I love to use the quote, "I stayed too long at the fair," when discussing relationships during the course of a reading. Four of the reasons people stay in relationships too long center around fear, love, trust and control issues.
Everyone in a love-oriented relationship wants to feel loved and secure. The desire to live happily ever after takes a lot of work, but there are times where no matter what you do, a relationship needs to end. How do we know when it is time to pull the plug? Is it easy to admit that a relationship is no longer viable? Can we acknowledge that we failed? Most people do not want to admit failure because that implies guilt and blame. If we can get past our emotions and not play (or stop playing) the blame game, we may realize that even though we love someone, we may have to say goodbye because our relationship no longer works. We are no longer happy.
Did we change? Is our partner resistant to change? Did we both change and discover that we no longer want the same things? People are unique and complicated. Relationships are like jigsaw puzzles. Each piece will fit perfectly next to two or more pieces, but all of the pieces need to be present to create a complete picture. The more complicated the picture, the longer it will take for us to put all the pieces together properly. There are people in the world who do not have the patience to wait for things to come together. Others discover that not all of the pieces will fit together--an important piece is missing. I like to refer to this situation as an eight of cups moment. In Tarot, one of the simplest interpretations of this card is: walking away to seek what is missing. Searching for fulfillment or taking a chance so that one can find what one needs.
When is love no longer enough to keep two people together? There are some people who know when to leave a relationship before it gets ugly. Others leave when it gets ugly, and there are a few who stay no matter what.
Depending on your age or life experiences you enter into relationships for reasons that are unique to you. I know the type of man I would have chosen as my significant other in my early twenties is not the type of person I would choose today. We change and evolve. We become wiser. If our partners change and evolve in the same direction that we do, we are most fortunate. If not, then we enter the market again and search for the next suitable partner. This should be an adventure--a quest to find love. It is not an easy journey. This may be why some people stay in unhealthy relationships.
Life happens. We lose jobs. If our parents are still alive, we may need to become their caretakers. Children still need a good education in order to succeed in the world. Sometimes we may need to go back to school in order to re-educate ourselves because the work environment has forced us out of our comfort zone. Perhaps we were not really comfortable but we were marking time--waiting for our next opportunity. Often we stay in jobs we hate or that make us ill because we need financial security. Even our nest eggs (if we have them) may take a hit when the economy dips, or we lose our jobs. We worry about our future and those who depend upon us. We need to persevere because that is what we must do. No one has it easy all the time. We should never give up living when life deal us a particularly difficult hand. However, when it comes to relationships, we may have to give up. Knowing when to call it a day is not always easy.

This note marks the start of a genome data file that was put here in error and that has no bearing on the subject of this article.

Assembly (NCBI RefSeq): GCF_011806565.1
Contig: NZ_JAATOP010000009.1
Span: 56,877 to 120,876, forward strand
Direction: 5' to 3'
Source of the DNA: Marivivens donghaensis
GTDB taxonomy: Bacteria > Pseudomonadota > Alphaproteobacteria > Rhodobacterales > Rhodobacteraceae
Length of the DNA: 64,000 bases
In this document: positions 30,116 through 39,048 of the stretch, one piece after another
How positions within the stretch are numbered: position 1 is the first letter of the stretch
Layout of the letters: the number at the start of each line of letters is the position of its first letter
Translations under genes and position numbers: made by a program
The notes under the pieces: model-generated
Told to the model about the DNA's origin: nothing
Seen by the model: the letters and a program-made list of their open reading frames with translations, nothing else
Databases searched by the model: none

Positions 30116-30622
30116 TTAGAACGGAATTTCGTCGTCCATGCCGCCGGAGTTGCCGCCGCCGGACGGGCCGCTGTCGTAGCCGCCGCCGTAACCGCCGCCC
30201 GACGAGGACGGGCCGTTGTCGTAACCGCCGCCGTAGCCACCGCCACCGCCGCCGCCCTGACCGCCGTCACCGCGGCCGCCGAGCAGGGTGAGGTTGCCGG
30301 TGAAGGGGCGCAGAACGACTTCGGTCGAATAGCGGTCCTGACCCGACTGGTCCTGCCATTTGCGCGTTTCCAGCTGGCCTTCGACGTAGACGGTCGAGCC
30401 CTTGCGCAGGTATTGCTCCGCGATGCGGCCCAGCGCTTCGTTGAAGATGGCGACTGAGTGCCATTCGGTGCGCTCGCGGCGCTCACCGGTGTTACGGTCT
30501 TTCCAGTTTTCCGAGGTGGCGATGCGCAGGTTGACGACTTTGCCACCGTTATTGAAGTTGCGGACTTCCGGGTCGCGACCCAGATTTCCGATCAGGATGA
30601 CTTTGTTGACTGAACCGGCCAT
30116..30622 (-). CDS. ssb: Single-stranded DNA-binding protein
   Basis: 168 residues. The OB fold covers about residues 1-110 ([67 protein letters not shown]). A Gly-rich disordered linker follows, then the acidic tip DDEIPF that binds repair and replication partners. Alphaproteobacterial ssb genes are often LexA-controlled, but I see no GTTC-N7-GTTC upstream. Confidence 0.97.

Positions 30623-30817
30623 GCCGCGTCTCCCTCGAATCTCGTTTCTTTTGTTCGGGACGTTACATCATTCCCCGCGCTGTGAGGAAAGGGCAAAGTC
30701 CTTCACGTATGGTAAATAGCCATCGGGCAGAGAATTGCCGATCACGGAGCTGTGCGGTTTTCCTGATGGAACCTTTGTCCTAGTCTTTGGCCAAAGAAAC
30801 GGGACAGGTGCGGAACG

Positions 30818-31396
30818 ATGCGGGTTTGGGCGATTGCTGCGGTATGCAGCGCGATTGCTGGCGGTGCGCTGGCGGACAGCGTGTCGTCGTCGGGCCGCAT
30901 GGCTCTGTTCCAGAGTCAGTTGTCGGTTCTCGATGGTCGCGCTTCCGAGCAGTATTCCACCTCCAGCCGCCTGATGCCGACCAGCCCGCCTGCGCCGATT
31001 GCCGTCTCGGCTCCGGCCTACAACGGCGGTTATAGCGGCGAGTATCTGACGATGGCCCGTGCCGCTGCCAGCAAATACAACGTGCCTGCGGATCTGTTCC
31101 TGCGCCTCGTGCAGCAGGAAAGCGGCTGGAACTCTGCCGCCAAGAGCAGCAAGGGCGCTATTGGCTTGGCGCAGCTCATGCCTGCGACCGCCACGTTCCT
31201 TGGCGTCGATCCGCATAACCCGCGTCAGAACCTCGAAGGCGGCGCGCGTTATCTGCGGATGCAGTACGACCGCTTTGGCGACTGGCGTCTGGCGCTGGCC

Where am I going with this line of thinking? To the heart of the matter. It does not matter how much you love someone and how much they love you. If you are not getting what you need from a relationship, you need to take a moment to figure out what you want and what you are willing to settle for or accept from your partner. Have one or both of you stopped communicating? Are you the one who is closed off? Do you find yourself eating more, drinking more, smoking more, needing anti-depressants or anti-anxiety medication because you are not getting what you need in this relationship? Is your partner doing this?
If this sounds like you, you need to make a list of the advantages of staying in this relationship and the advantages of leaving. Do the same thing with the disadvantages of both. Write down what is keeping you tied to your partner besides love or the amount of time you both have invested in this relationship.
Are you trying to control the outcome or fix this relationship by yourself? Is that what your partner is trying to do this? Recognize that when one person is finished, the relationship is finished. Stop trying to convince yourself that the other person can change. The only person who can change is you.
If you are in a situation where you may need to end a relationship, here are a few more things to think about. 1) Would you be happier with or without this person? 2) Can you get what you want from this relationship? 3) Are you able to give your partner what they need without resentment?
I hope these thoughts are helpful to you or someone you know who may be staying too long at the fair. If you have any ideas, comments or thoughts about this chapter in my Relationship Insight Series, I look forward to hearing them, responding to them, and I may possibly include them in a future blog entry.